"Tourist" taxis are more expensive, but more confidence inspiring for longer trips (also, with 5 of us, we had the added pleasure of being driven around like bats out of hell in marginal cars with our 9 year old on one of our lap). You can look them up under "taxis" (radio taxis) in the yellow pages, or if you don't speak Spanish, go to one of the hotels and negotiate the taxi/van in advance with them. Usually you pay by the hour - $10-$15 per hour. We found a great guy - contact me if you want the number. He only speaks Spanish though. We had a decent experience with the taxis from the Intercontinental, with a guide who spoke English. Pricy though. The Country Inn can arrange taxis too.
The resort looked nice. The activities, however, for day trippers like us, were overpriced and underwhelming. The kids loved the monkey island tour ($26 per person and you will see more crocs than monkeys, but the monkeys will eat out of your hands). Do NOT go on the "exhibitions" tour. The "human zoo" that they called the Embera Indian village was horrible, or rather the guide's explanation was horrible and disrespectful. The aquarium was less interesting than Petsmart and the serpentarium, butterfly house and orchid gardens were amateurish. I heard the retaurant was good, but we went to the fish market instead, having already had an overpriced mediocre buffet at Miraflores the day before. (the aforementioned Italian liked it though)
Great restaurant and great fish market - if you like that kind of thing - We do. You can even buy your fish and have them prepare it. Slow service, but it's the freshest fish you'll eat.
Go early in the morning or late in the afternoon for a hope of seeing wildlife. Follow the Cieguitos trail to the overlook (Mirador) and then down the mono titi (titi monkey) trail, though we saw no monkeys. We also took the shorter trail accross the street, where we saw the most wildlife, right off the road. Go with a guide, if you can (if you call ahead the day before you can set this up. One of the guys speaks great English). We didn't have a guide (though our taxi driver decided to come with us after we bought him lunch, so that was a help). This is a terrific park in the heart of the city (all the guidebooks say that, but it's true).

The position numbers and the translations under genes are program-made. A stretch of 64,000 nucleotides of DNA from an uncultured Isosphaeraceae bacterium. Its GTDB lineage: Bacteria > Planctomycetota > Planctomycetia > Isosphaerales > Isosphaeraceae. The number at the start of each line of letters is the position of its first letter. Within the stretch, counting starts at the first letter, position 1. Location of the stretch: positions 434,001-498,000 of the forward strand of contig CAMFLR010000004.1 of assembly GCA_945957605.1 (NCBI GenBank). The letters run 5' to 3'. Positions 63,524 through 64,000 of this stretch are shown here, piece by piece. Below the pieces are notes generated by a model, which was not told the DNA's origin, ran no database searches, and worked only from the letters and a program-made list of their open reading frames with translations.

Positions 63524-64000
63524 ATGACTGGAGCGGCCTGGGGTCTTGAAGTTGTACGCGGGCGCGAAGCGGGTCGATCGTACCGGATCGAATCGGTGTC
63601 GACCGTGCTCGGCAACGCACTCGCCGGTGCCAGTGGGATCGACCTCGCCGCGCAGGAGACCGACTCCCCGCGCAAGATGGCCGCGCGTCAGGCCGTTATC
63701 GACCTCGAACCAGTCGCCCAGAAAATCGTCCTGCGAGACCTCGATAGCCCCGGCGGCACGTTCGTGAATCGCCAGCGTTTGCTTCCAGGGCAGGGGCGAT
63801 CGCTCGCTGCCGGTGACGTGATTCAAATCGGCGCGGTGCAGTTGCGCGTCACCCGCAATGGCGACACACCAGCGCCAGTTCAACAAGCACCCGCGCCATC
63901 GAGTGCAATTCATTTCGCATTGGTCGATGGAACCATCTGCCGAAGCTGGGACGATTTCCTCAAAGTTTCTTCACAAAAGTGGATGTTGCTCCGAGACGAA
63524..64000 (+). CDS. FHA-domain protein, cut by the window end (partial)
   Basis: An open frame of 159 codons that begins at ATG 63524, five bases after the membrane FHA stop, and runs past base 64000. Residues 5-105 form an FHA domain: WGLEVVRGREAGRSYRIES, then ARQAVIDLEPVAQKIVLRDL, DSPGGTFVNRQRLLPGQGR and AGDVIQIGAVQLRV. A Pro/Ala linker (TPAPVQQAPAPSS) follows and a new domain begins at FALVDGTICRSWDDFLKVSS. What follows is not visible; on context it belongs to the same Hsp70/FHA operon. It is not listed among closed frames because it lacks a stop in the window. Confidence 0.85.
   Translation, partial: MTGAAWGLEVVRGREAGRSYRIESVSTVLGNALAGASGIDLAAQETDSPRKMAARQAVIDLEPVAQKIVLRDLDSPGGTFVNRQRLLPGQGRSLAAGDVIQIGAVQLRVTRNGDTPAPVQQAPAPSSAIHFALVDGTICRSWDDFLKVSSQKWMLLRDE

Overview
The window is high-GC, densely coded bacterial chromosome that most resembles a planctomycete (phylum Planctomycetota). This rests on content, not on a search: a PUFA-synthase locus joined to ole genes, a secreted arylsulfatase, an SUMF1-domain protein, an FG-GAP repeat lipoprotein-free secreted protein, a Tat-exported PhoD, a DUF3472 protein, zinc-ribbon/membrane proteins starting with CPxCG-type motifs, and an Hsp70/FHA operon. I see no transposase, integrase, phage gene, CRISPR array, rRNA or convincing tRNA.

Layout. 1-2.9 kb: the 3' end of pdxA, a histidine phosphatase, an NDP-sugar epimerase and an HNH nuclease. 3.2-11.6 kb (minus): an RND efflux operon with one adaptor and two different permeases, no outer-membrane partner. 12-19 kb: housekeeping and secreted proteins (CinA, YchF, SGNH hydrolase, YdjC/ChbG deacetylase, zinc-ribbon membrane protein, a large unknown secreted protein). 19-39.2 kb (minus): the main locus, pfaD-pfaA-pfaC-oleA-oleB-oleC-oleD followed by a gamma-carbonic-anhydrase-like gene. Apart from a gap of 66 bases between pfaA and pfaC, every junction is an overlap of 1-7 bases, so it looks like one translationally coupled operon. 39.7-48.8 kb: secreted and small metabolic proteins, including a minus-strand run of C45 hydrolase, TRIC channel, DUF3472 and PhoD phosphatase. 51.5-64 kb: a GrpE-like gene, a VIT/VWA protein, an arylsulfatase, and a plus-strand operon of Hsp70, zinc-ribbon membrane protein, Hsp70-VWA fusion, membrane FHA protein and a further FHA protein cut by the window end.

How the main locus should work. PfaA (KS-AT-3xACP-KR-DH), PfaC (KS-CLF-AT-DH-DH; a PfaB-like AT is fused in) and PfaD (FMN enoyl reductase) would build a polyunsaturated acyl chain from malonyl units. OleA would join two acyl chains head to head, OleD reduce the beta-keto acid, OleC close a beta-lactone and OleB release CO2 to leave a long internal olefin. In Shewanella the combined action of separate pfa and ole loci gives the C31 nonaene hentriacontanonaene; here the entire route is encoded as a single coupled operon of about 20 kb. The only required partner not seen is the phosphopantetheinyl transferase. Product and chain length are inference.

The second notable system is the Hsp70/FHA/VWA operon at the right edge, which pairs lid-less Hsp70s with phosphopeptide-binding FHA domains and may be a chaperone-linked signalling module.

Calle 49 #15
Bella Vista (calle Uruguay)
Fantastic, original food that would cost twice as much in the US - but it was not cheap - $150 for 5 - would have been $300 in D.C.
Neighborhood: Bella Vista
Cuisine: Nuevo Latino, Market, A-la-carte
Fascinating province with beaches, volcanoes and cool little expat filled towns. If you stay on the Cerro Punta side of the Volcano you can hike to Boquete (or near to it). Otherwise you have to drive down to David and up to Boquete, as there's no through road. We didn't hike because it was rainy season and also complicated to get dropped off and picked up. The "trail" is supposed to take 4 hours, but it's hard to get to the trailhead on the Volcan side, and when you arrive in Boquete you are pretty far from the town. Hence, we also didn't get to see wild quetzales, but you can't do everything....
Sleepier western side of the province. Major towns are Bambito, Volcan and Cerro Punta. If not for being invited to stay on the racehorse farm, I would probably have opted for the Boquete side. However, people say good things about the Manantial spa. The hotel, Los Quetzales, has a million signs and billboards. However when we actually went to check it out we couldn't get a soul to talk to us or give us information. Weird.
Racehorse breeding farm (owned by my college roomate's family - full disclosure). Recently opened for public tours (in Spanish). Call to reserve. Very interesting and beautiful horses - don't expect trail rides though - these are skittish creatures training to race. They also have a HUGE French percheron the kids can sit on. He's gentle.